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Evaluating Forecasters' Rules of Thumb: A Study of d(prog)/dt

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  • 1 University of Colorado and NOAA–CIRES Climate Diagnostics Center, Boulder, Colorado
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Abstract

Forecasters often develop rules of thumb for adjusting model guidance. Ideally, before use, these rules of thumb should be validated through a careful comparison of model forecasts and observations over a large sample. Practically, such evaluation studies are difficult to perform because forecast models are continually being changed, and a hypothesized rule of thumb may only be applicable to a particular forecast model configuration.

A particular rule of thumb was examined here: dprog/dt. Given a set of lagged forecasts from the same model all verifying at the same time, this rule of thumb suggests that if the forecasts show a trend, this trend is more likely than not to continue and thus provide useful information for correcting the most recent forecast. Forecasters may also note the amount of continuity of forecasts to estimate the magnitude of the error in the most recent forecast.

Statistical evaluation of this rule of thumb was made possible here using a dataset of forecasts from a “frozen” model. A 23-yr record of forecasts was generated from a T62 version of the medium-range forecast model used at the National Centers for Environmental Prediction. Forecasts were initialized from reanalysis data, and January–March forecasts were examined for selected locations. The rule dprog/dt was evaluated with 850-hPa temperature forecasts. A total of 2070 sample days were used in the evaluation.

Extrapolation of forecast trends was shown to have little forecast value. Also, there was only a small amount of information on forecast accuracy from the amount of discrepancy between short-term lagged forecasts. The lack of validity of this rule of thumb suggest that others should also be carefully scrutinized before use.

Corresponding author address: Dr. Thomas M. Hamill, NOAA–CIRES CDC, R/CDC 1, 325 Broadway, Boulder, CO 80305-3328. Email: tom.hamill@noaa.gov

Abstract

Forecasters often develop rules of thumb for adjusting model guidance. Ideally, before use, these rules of thumb should be validated through a careful comparison of model forecasts and observations over a large sample. Practically, such evaluation studies are difficult to perform because forecast models are continually being changed, and a hypothesized rule of thumb may only be applicable to a particular forecast model configuration.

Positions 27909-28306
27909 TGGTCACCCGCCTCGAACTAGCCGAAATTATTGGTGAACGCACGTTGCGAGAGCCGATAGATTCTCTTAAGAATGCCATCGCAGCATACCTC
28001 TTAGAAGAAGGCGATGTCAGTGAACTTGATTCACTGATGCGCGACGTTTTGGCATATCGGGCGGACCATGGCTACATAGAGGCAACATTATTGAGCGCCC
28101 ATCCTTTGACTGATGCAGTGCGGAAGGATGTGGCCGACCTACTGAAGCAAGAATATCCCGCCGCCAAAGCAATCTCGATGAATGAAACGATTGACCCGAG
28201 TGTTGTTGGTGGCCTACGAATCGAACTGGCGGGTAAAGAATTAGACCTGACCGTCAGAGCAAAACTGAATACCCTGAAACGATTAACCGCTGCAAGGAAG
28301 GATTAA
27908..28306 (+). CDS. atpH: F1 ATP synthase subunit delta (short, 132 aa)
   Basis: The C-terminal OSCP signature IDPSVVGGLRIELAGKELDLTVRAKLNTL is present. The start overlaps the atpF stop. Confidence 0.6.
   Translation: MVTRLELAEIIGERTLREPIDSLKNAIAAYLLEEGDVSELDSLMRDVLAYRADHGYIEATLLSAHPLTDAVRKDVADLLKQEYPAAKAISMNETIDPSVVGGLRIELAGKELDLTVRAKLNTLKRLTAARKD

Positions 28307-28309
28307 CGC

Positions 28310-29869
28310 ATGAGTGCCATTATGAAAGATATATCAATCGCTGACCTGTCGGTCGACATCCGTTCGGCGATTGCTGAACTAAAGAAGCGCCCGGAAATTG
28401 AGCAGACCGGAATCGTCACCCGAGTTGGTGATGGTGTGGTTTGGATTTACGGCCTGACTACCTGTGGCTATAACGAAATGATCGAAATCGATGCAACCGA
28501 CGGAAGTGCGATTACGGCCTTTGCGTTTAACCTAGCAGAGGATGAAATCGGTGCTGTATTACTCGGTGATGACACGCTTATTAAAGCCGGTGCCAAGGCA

A particular rule of thumb was examined here: dprog/dt. Given a set of lagged forecasts from the same model all verifying at the same time, this rule of thumb suggests that if the forecasts show a trend, this trend is more likely than not to continue and thus provide useful information for correcting the most recent forecast. Forecasters may also note the amount of continuity of forecasts to estimate the magnitude of the error in the most recent forecast.

Statistical evaluation of this rule of thumb was made possible here using a dataset of forecasts from a “frozen” model. A 23-yr record of forecasts was generated from a T62 version of the medium-range forecast model used at the National Centers for Environmental Prediction. Forecasts were initialized from reanalysis data, and January–March forecasts were examined for selected locations. The rule dprog/dt was evaluated with 850-hPa temperature forecasts. A total of 2070 sample days were used in the evaluation.

Extrapolation of forecast trends was shown to have little forecast value. Also, there was only a small amount of information on forecast accuracy from the amount of discrepancy between short-term lagged forecasts. The lack of validity of this rule of thumb suggest that others should also be carefully scrutinized before use.

Corresponding author address: Dr. Thomas M. Hamill, NOAA–CIRES CDC, R/CDC 1, 325 Broadway, Boulder, CO 80305-3328. Email: tom.hamill@noaa.gov

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